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September 1, 2011

After Hurricane Irene: Day 5

Our latest reports from the field

Animal Rescue Team Field Notes

Get up-to-the-minute pet information in the wake of Tropical Storm Irene on our Twitter pageUse #Irenepets hashtag for the latest. | Donate to help animals affected by Irene

 


UPDATED Sept. 1, 8:50 a.m. EDT

VIDEO: Animal Rescue Team brings pets to safety in North Carolina:

UPDATED Sept. 1, 8:19 a.m. EDT

The HSUS is operating two emergency shelters for animals in areas severely impacted by Hurricane Irene: We are serving people evacuated in a Red Cross pet-friendly shelter in Wilmington, Vermont, providing pet supplies and medical care such as vaccinations. In Pamlico County, N.C., we are going door-to-door to check on people and animals, to distribute flyers about our toll-free number and emergency shelter services, and to offer pet food and water.

 

Pamlico County, N.C. residents: We are there to help! Call 877-822-3343 for temporary shelter for your pets.

We have taken in dozens of animals from field rescues and from residents in need, and we continue to respond to rescue requests from local agencies and from evacuated people who need help with their pets.

  • Stephanie Kathan of Wilmington with her pit bull Trinity at the Red Cross' temporary shelter in Wilmington, Vermont. Ben Sarle

  • Dr. Sara White performs surgery to neuter a cat at The HSUS's temporary shelter in West Halifax, Vermont. Ben Sarle

  • Dozens of lab puppies rescued from a puppy mill are housed at The HSUS's temporary shelter in West Halifax, Vermont. Ben Sarle

Latest news from Vermont

Regarding the parrot Cashew at our Vermont shelter, we were told that her owner, Charles Green, found temporary housing, so he will take his parrot with him. We will continue to take care of his three cats in the meantime, and our vet neutered one of his cats yesterday.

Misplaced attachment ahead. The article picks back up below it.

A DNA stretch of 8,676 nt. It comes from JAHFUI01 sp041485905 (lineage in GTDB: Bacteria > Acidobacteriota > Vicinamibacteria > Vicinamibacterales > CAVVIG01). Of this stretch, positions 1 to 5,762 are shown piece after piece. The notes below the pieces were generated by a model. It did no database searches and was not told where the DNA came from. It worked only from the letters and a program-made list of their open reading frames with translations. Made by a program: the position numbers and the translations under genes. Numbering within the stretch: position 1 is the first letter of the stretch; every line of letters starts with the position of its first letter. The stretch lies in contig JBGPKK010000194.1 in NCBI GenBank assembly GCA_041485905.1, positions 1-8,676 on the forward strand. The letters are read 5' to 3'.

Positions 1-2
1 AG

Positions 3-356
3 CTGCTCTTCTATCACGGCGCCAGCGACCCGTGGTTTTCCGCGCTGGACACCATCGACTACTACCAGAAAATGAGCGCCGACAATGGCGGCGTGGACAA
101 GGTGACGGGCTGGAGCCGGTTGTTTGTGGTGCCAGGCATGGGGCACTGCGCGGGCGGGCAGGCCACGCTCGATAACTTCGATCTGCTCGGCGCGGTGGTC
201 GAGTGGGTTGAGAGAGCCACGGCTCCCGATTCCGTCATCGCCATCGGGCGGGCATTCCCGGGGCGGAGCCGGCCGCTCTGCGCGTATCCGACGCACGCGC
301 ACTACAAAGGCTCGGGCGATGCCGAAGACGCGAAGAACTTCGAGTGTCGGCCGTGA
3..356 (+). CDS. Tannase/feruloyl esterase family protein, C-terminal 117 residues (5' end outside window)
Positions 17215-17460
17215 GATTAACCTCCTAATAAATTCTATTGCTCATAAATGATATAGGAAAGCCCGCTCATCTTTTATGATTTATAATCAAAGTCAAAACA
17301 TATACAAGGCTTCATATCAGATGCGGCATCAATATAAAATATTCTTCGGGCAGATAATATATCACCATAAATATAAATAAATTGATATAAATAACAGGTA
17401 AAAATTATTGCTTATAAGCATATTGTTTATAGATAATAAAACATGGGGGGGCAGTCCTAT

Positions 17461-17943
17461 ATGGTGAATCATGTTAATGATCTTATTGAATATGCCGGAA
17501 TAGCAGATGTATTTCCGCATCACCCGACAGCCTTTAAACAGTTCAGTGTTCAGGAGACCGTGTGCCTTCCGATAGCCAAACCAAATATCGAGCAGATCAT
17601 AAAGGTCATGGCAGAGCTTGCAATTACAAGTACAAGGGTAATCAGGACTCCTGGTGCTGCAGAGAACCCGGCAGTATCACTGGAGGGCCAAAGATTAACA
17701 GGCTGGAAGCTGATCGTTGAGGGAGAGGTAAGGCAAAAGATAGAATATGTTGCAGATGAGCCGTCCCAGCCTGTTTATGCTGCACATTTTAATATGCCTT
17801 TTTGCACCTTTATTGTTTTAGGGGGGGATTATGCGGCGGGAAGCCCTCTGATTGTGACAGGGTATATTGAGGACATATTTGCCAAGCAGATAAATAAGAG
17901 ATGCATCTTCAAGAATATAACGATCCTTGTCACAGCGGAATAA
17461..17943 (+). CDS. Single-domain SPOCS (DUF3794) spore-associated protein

Also, a pet rat has been reunited with her owners. A Vermont volunteer made contact with her owner, who was staying at the shelter yesterday. We provided vaccinations and flea treatment for her cat, and are also providing food and bowls, since they lost everything. Her boyfriend had to swim to rescue the cat, and rescue workers found the rat in the cage and returned it to them at the emergency shelter.

From North Carolina

The Animal Rescue Team took in 16 animals at the shelter yesterday—12 dogs and four cats—from field rescues. Our staged rig offering pet food and water brought people from all over the county. We will stage again tomorrow with more food and water for distribution.

Our door-to-door canvassing was rewarding. We met more people and heard their stories, including the amazing story of a 29-year-old horse who survived the storm in his barn, where the water level rose to 54 inches. The community is very tight-knit, with a mix of long-term, permanent residents and those with retirement or vacation properties. In Lowland, most people have lost everything due to the flooding. The cleanup effort is intensive.

We will continue field efforts tomorrow with flier distribution and community outreach.

UPDATED Sept. 1, 2:15 p.m. EDT. From our magazine assistant managing editor, Michael Sharp, on the ground in North Carolina:

Members of the HSUS Animal Rescue Team began Wednesday parked on an empty cul-de-sac at Fulford Point, a northern tip of North Carolina’s Pamlico County, close to where Goose Creek meets the Pamlico River.

There, they stopped to assemble dog and cat crates, before slowly working their way south through some of the harder-hit areas of this coastal county—knocking on doors, asking if residents needed food or fresh water for their animals, and leaving fliers about The HSUS’s free hurricane relief pet shelter. Read the rest of the story, and see the photos»


 

Want to Help? Text LOVE to 20222 to donate $10 to support our Disaster Relief Fund as we work to help pets affected by Hurricane Irene.

 

SLIDESHOW: animal response along the East Coast

 

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